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Inquiry update: Sugar mills ripped off farmers, taxpayers Rs300b

SAMAA | - Posted: May 27, 2020 | Last Updated: 1 month ago
SAMAA |
Posted: May 27, 2020 | Last Updated: 1 month ago
Inquiry update: Sugar mills ripped off farmers, taxpayers Rs300b

Art: SAMAA Digital

The evidence collected by the Inquiry Commission clearly shows sugar mill owners in Pakistan booked Rs300 billion in profit in one year, which came from the pockets of farmers and taxpayers, the government said Wednesday.

Special assistant to the prime minister on accountability, Shahzad Akbar, gave a second press conference on the inquiry’s findings. The profit the mills made, he said, came from export subsidies and katoti or underpaying farmers.

The PM’s assistant said all sugar mill owners procured sugarcane at Rs140 per 40kg as opposed to the support or official price of Rs180. By underpaying farmers, sugar mills saved Rs40 on every 40kg. Similarly, they inflated the cost of production to claim a subsidy on exports, which was financed by taxpayers.

In the press conference, Akbar mainly talked about the Rs26.6 billion worth of export subsidies given by the former PML-N government’s Shahid Khaqan Abbasi. But he barely touched upon the Rs2.4 billion subsidy or the sugar crisis, which occurred during his own government under the PTI, and which became the basis of the entire inquiry.
He did share details of the Rs4.12 billion subsidy given by the Sindh government (PPP) and that it was designed to benefit the Omni Group, which alone availed more than a quarter of that pie.

Defying economics
When a commodity sells at a high price, manufacturers tend to increase supply to benefit from a high price, says the law of supply. However, the sugar lobby and the government ministries that deal with it seem to have done the opposite. This is what the sugar commission’s revelations tell us.

In March 2017, international sugar prices were high at $577 per ton and the country had more than 2.5 million. Former Prime Minister Shahid Khaqan Abbasi allowed exports of only 400,000 tons, said Akbar. They exported small quantities because it didn’t qualify for a subsidy because of high international prices. If higher quantities were exported at that time, sugar mills would have made a decent profit regardless of how inflated their costs of production were. The country would also earn foreign exchange. But instead, they permitted only a small quantity for exports because otherwise they would not have been entitled to a subsidy.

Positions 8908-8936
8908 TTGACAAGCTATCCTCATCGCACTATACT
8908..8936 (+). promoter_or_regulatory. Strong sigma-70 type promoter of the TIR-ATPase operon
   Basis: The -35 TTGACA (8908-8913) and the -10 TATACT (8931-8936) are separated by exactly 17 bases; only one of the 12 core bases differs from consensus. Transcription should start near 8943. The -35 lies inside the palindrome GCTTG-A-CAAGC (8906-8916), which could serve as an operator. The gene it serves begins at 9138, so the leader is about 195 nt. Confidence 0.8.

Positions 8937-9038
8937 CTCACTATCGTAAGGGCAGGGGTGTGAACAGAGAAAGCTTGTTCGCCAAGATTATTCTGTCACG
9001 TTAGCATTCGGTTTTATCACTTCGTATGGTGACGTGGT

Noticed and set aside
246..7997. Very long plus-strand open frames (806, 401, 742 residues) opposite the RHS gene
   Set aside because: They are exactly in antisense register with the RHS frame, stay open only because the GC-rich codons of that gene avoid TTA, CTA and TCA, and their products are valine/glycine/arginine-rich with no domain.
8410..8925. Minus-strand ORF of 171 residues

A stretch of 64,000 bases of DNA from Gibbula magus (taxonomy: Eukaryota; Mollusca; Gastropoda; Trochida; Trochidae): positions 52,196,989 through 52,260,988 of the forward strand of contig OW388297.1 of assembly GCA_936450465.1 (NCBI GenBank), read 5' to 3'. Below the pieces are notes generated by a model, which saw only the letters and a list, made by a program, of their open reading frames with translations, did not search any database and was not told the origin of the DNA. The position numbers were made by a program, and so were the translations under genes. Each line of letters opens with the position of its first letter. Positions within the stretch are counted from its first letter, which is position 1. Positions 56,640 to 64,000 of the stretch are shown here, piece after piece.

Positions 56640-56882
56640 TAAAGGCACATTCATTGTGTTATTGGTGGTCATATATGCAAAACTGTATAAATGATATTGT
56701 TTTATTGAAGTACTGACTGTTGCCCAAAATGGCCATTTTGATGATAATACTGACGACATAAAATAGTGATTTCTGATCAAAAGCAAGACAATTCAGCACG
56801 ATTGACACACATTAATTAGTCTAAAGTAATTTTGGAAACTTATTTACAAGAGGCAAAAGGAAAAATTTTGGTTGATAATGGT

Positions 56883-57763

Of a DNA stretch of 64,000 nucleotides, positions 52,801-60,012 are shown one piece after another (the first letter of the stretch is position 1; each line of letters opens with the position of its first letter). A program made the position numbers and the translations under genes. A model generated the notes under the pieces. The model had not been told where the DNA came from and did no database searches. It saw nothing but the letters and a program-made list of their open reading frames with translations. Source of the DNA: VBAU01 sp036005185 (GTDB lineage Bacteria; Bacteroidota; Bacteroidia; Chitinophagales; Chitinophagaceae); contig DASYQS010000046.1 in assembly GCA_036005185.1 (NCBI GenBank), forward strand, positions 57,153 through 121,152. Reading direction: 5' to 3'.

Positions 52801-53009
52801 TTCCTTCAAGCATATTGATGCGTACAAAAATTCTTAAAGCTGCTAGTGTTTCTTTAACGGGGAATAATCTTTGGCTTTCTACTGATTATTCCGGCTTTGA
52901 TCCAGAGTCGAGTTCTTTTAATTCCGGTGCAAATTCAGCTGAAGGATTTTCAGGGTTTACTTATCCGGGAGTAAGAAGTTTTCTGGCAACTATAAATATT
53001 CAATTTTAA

“This was a criminal act,” Akbar said.
Giving another example, he said international sugar prices had still been high in July and the Economic Coordination Committee had received a recommendation to permit the export of 600,000 tons of sugar. But at the time Abbasi, who used to supervise the ECC, permitted only half the quantity for export for the same reason.

International sugar prices were still high and there was no change in the cost of production for mill owners between July and September of 2017, yet the decision to export without a subsidy was changed. A subsidy of Rs5 billion was allocated in the first instance and another Rs15 billion later on, Akbar said. This subsidy was given without any due diligence to check the cost of production, which is the very basis upon which it is decided if an export subsidy should be given in the first place.

The government asked a Grade 17 officer (22 is the highest) to calculate the cost of production in less than 24 hours, which is simply not enough time. As a result, the calculation was superficial, the data was not verified, and a third-party validation was not undertaken to date, Akbar said.

He went on to accuse former PM Abbasi of acting on the behest of Suleman Shehbaz of the Sharif family. This anomaly was first pointed out by the Finance division in Abbasi’s own government, he said. The finance division had raised serious objections over how the cost of production was calculated superficially and without any independent checks. This cost the exchequer Rs7 billion and this is why they asked for an inquiry and legal action.

Akbar said subsidies worth Rs25 billion could have been avoided had the cost of production been calculated with due diligence and the data been verified. He did not, however, touch upon the Rs2.4 billion in subsidies given under the PTI government on untimely exports that sent local sugar prices skyrocketing and created a crisis at home.

The PM’s assistant made sure to share the details of the Rs4.12 billion subsidy given by the Sindh government. It allowed this subsidy at a time when there was no justification for it, he said and added that even the Sindh Cabinet had not been in favor of it as the minutes of its meeting prove.

Sugar mills inflated the cost of production by Rs14 per kg, some by Rs17, yet the Center gave them a subsidy of Rs10.7 per kg. They gave another Rs9.3 per kg on top of that, which was not justified. Moreover, the subsidy was not given on the basis of first-come-first-served, he said.

No mill could claim a subsidy for more than 20,000 tons regardless of their production or export capacity, Akbar said. This policy was designed to benefit the Omni Group, which has the highest number of sugar mills in the province. Of the total subsidy, Rs1.3 billion or more than a quarter went to the Omni Group.

Responding to the criticism for his own party, the PTI, whose key figures were the main beneficiaries of the export subsidy, Akbar said they addressed this issue beyond party lines. We have already made public details of whoever from the PTI benefited from the export subsidy and are going to take corrective measures, he said. “You will see action against all who benefited.”

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